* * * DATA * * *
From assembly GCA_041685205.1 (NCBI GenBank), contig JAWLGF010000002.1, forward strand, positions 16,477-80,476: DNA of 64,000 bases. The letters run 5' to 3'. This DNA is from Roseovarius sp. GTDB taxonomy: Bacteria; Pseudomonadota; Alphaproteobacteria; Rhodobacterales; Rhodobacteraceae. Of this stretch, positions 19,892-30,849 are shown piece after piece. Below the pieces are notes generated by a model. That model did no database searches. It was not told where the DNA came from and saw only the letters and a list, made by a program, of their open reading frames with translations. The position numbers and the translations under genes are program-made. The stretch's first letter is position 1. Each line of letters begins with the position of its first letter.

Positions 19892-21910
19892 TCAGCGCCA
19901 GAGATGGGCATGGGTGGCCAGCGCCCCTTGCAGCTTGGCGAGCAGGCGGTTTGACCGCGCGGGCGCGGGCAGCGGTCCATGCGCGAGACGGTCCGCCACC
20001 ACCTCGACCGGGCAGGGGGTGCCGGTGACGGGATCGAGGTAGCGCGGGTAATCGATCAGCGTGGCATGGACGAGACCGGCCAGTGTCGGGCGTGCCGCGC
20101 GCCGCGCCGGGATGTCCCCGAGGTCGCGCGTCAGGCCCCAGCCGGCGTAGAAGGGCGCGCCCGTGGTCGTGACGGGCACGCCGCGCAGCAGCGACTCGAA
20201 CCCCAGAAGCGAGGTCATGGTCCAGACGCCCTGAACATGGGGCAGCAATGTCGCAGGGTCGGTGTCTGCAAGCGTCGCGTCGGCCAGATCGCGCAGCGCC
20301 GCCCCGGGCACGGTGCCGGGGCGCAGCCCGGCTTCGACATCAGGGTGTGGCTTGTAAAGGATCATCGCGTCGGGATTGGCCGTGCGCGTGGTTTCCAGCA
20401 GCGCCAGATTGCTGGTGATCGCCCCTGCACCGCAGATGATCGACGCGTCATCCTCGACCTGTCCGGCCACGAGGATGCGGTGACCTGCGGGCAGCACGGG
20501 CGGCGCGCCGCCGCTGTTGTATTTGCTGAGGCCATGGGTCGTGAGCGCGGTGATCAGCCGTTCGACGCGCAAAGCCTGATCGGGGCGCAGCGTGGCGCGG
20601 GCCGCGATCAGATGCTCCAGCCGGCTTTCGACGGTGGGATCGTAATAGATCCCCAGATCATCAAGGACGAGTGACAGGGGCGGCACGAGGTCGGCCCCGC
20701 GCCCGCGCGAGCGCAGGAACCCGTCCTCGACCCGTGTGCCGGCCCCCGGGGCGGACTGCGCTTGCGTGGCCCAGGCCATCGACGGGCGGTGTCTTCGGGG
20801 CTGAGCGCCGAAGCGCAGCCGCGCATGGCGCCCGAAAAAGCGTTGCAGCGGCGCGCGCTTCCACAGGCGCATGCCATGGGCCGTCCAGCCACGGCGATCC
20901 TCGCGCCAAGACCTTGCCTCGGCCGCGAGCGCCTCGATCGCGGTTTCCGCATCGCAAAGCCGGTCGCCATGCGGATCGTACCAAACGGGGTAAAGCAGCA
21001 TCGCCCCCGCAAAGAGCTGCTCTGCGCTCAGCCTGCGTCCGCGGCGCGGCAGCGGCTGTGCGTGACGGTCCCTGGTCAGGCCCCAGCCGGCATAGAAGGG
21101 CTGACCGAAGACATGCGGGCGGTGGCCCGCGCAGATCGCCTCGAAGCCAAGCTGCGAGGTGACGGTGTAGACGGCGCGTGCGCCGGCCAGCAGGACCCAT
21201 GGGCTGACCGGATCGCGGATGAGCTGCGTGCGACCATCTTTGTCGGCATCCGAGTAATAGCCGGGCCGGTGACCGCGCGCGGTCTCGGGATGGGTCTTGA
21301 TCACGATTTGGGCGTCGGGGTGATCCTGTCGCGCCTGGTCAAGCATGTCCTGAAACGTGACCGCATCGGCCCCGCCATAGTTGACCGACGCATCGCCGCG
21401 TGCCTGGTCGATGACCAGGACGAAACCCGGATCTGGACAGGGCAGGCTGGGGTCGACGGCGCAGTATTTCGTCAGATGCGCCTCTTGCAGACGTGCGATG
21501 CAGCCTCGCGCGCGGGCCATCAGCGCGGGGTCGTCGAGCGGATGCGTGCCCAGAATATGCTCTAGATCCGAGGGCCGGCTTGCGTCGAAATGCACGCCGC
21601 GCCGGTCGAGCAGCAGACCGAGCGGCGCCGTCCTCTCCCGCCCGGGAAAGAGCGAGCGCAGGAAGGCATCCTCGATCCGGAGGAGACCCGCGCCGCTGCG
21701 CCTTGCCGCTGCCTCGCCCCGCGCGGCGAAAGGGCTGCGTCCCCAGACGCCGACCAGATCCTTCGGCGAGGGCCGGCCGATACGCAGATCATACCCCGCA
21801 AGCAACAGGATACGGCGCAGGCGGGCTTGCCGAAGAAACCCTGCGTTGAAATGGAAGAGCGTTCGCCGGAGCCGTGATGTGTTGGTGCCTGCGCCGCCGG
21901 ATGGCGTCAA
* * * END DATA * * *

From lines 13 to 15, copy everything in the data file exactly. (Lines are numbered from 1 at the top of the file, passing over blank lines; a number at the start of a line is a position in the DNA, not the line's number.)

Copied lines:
20801 CTGAGCGCCGAAGCGCAGCCGCGCATGGCGCCCGAAAAAGCGTTGCAGCGGCGCGCGCTTCCACAGGCGCATGCCATGGGCCGTCCAGCCACGGCGATCC
20901 TCGCGCCAAGACCTTGCCTCGGCCGCGAGCGCCTCGATCGCGGTTTCCGCATCGCAAAGCCGGTCGCCATGCGGATCGTACCAAACGGGGTAAAGCAGCA
21001 TCGCCCCCGCAAAGAGCTGCTCTGCGCTCAGCCTGCGTCCGCGGCGCGGCAGCGGCTGTGCGTGACGGTCCCTGGTCAGGCCCCAGCCGGCATAGAAGGG